I took a closer look at the POP QPD/ PRC angular feedforward situation yesterday. I thought it would be useful to have a POP QPD MEDM screen. Looking at the PIT and YAW channel filter modules, the anti-whitening filters seemed different from what we have for other channels that are connected to the Pentek interface board (e.g. MCL). So I copied over the 150:15 (z:p) filter, and also turned on a 60Hz comb. The LSC offsets script does not set the dark offsets for this QPD, so I manually put in the dark offsets for the PIT, YAW and SUM channels as well. For the locking, I first locked the arms on IR an dither aligned them. Then I locked the PRMI on carrier, ran the PRC dither alignment, and went over to the ITMX pickoff table and centered the beam on the QPD by making the PIT and YAW channel timeseries oscillate around approximately zero.
After these tweaks, I collected ~40mins of data with the angular FF OFF/ON. I did not DC couple the ITM Oplev servos, but Eric tells me that this did not make a difference to the achievable subtraction in the past. Here is the frequency domain multicoherence analysis - I used the BS_X and BS_Y seismometer channels as witnesses. I've also put a plot with what the raw FF filter coefficients look like (no fitting yet).
Looks like we can do better for both DOFs - it even seems like we are injecting noise with the current FF filters in some bands, perhaps we can do a better job of rolling off the filters outside the band of interest. Eric and I were discussing MATLAB's "reduce" routine for this purpose, I will play around with it and see if I get a better fit.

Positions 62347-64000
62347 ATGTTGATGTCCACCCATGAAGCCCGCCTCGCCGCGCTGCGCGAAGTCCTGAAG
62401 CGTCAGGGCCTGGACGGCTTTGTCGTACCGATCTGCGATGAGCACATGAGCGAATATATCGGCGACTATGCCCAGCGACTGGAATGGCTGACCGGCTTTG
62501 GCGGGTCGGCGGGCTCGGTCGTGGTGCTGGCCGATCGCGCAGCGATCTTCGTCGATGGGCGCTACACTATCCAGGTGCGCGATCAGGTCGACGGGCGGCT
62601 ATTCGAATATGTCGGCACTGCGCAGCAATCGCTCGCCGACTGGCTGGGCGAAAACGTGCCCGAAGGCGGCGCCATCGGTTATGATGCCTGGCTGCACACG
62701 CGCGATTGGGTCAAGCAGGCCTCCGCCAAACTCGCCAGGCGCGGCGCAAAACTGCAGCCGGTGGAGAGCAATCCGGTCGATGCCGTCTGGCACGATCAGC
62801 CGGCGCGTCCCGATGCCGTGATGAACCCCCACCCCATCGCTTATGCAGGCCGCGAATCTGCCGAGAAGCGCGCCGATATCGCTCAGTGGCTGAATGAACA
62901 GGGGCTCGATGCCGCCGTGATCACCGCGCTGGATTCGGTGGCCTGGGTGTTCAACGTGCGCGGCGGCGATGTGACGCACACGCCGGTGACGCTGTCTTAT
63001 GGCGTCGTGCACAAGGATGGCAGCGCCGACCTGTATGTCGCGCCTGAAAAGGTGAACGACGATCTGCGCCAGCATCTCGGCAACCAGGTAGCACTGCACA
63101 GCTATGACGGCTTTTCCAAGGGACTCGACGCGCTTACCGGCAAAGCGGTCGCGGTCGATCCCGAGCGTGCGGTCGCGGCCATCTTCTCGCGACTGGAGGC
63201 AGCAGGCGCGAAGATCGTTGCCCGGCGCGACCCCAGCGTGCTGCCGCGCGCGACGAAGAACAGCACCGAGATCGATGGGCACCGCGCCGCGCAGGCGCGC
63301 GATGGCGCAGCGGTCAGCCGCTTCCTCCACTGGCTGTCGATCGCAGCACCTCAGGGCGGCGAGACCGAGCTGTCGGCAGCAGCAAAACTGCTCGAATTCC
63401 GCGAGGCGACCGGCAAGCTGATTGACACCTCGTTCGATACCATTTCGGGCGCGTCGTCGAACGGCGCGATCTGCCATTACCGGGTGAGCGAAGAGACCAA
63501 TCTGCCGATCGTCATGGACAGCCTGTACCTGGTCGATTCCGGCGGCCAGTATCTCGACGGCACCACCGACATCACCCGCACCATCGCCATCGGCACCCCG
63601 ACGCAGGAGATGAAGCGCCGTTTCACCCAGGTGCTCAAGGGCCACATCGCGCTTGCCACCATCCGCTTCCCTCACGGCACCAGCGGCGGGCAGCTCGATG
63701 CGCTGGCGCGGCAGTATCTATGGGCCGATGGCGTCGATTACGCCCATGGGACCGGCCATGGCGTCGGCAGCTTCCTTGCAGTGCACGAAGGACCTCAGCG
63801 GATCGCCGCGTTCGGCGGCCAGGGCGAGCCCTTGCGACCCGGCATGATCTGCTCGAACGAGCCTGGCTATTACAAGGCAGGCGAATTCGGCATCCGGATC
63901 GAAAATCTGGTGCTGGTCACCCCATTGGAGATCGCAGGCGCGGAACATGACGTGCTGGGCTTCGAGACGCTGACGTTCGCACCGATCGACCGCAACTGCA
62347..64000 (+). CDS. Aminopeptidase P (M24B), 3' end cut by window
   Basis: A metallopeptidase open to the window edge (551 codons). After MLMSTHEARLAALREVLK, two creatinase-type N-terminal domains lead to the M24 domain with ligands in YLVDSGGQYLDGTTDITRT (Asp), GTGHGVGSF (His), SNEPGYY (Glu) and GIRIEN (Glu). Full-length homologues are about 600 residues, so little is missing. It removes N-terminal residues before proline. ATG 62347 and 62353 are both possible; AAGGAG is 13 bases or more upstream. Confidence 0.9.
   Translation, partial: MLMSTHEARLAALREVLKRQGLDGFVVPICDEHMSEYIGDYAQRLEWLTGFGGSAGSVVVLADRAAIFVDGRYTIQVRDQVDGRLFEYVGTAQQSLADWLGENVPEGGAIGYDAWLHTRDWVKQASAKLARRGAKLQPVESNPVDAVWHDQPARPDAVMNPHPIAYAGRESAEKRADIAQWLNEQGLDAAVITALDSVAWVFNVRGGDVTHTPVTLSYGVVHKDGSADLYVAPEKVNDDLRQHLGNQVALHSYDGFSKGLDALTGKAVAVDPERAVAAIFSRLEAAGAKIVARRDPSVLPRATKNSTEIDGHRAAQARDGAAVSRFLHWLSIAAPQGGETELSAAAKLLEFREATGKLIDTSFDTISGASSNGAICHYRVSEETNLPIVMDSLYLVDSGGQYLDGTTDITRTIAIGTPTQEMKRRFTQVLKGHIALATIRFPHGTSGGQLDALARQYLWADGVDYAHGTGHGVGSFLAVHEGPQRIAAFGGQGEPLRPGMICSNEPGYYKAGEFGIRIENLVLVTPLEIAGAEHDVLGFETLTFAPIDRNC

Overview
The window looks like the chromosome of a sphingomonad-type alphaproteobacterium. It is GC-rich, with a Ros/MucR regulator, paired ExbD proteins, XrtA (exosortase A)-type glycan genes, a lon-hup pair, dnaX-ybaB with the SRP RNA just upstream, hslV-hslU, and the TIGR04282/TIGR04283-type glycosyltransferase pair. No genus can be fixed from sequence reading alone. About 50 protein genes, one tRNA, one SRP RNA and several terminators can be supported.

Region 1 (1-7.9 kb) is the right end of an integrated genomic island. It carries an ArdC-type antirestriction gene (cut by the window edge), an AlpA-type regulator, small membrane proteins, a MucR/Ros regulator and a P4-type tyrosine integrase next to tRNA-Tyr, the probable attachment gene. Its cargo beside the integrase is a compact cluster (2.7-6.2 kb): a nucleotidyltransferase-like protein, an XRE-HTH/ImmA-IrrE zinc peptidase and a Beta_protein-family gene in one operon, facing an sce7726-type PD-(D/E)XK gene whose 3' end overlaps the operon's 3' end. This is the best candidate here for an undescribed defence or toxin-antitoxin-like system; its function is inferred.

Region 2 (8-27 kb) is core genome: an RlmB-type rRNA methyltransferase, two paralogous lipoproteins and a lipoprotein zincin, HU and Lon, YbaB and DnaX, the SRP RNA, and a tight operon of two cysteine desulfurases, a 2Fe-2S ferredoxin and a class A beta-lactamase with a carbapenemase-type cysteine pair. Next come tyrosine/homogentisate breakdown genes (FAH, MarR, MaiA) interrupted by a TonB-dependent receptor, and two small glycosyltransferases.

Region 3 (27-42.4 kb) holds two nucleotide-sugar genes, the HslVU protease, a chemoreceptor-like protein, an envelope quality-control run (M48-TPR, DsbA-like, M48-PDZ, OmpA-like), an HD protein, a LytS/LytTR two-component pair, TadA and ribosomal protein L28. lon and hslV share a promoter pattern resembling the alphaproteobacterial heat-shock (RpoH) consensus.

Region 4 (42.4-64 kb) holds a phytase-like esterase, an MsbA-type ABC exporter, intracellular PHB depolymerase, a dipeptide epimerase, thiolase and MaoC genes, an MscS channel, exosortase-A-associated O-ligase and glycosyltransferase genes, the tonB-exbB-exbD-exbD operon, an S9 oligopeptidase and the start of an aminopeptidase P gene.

Unfortunately, I encountered a strange error when trying to pull data with nds2 today, it kept complaining RuntimeError: Too many channels or too much data requested. even though I have pulled longer stretches of data for more channels with 16k sampling rate as recently as last week. Shorter duration requests (<600 seconds) seemed to work fine though... So I had to use cds.getdata to pull the data, and they're much too large to attach. Has anyone else encountered a similar error?
The mystery of the spots on the ITMs when the PRC is locked on carrier remains - after talking this over with Koji, we figured that even with the carrier resonant, the spot will be much dimmer than the spots when the arms are locked, but what I see on the cameras is still a pretty beefy spot. The real cavity mode is actually visible where it should be (I marked the locations of the spots with arms well-aligned with a marker on the monitors), as given away by some twinkling that is visible only when the cavity is locked. But what ghost beam is so intense it looks almost as bright as when the arm is locked?
GV 10pm 28 April 2017: Turns out this is the spot from the single bounce off the ETM transmitting back through the ITM and hitting the suspension cage (hence the bright spot). Johannes and I confirmed by moving the ETM, the spot moved with it. I just never paid attention to this spot before.